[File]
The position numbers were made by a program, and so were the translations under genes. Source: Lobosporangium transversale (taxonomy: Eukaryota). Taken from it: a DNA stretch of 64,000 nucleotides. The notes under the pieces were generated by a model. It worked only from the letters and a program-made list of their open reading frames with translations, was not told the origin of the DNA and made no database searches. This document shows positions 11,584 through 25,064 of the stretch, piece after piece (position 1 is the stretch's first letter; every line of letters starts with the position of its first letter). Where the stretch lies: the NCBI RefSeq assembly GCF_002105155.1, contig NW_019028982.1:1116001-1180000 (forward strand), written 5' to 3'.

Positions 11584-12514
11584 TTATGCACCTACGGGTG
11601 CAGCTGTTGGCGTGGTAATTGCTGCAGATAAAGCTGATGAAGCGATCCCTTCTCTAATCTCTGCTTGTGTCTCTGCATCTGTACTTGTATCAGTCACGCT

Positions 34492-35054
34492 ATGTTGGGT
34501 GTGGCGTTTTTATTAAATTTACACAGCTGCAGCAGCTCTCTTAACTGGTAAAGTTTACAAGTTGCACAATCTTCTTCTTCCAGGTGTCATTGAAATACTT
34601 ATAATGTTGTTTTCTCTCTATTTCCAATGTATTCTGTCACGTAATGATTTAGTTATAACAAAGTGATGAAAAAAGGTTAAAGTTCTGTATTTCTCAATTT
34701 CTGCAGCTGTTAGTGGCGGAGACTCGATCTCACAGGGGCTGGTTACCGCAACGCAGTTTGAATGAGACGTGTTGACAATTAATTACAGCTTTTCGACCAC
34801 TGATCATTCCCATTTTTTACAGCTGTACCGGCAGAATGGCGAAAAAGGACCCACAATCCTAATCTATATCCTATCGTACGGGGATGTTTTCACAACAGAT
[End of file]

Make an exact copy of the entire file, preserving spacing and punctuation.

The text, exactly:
The position numbers were made by a program, and so were the translations under genes. Source: Lobosporangium transversale (taxonomy: Eukaryota). Taken from it: a DNA stretch of 64,000 nucleotides. The notes under the pieces were generated by a model. It worked only from the letters and a program-made list of their open reading frames with translations, was not told the origin of the DNA and made no database searches. This document shows positions 11,584 through 25,064 of the stretch, piece after piece (position 1 is the stretch's first letter; every line of letters starts with the position of its first letter). Where the stretch lies: the NCBI RefSeq assembly GCF_002105155.1, contig NW_019028982.1:1116001-1180000 (forward strand), written 5' to 3'.

Positions 11584-12514
11584 TTATGCACCTACGGGTG
11601 CAGCTGTTGGCGTGGTAATTGCTGCAGATAAAGCTGATGAAGCGATCCCTTCTCTAATCTCTGCTTGTGTCTCTGCATCTGTACTTGTATCAGTCACGCT

Positions 34492-35054
34492 ATGTTGGGT
34501 GTGGCGTTTTTATTAAATTTACACAGCTGCAGCAGCTCTCTTAACTGGTAAAGTTTACAAGTTGCACAATCTTCTTCTTCCAGGTGTCATTGAAATACTT
34601 ATAATGTTGTTTTCTCTCTATTTCCAATGTATTCTGTCACGTAATGATTTAGTTATAACAAAGTGATGAAAAAAGGTTAAAGTTCTGTATTTCTCAATTT
34701 CTGCAGCTGTTAGTGGCGGAGACTCGATCTCACAGGGGCTGGTTACCGCAACGCAGTTTGAATGAGACGTGTTGACAATTAATTACAGCTTTTCGACCAC
34801 TGATCATTCCCATTTTTTACAGCTGTACCGGCAGAATGGCGAAAAAGGACCCACAATCCTAATCTATATCCTATCGTACGGGGATGTTTTCACAACAGAT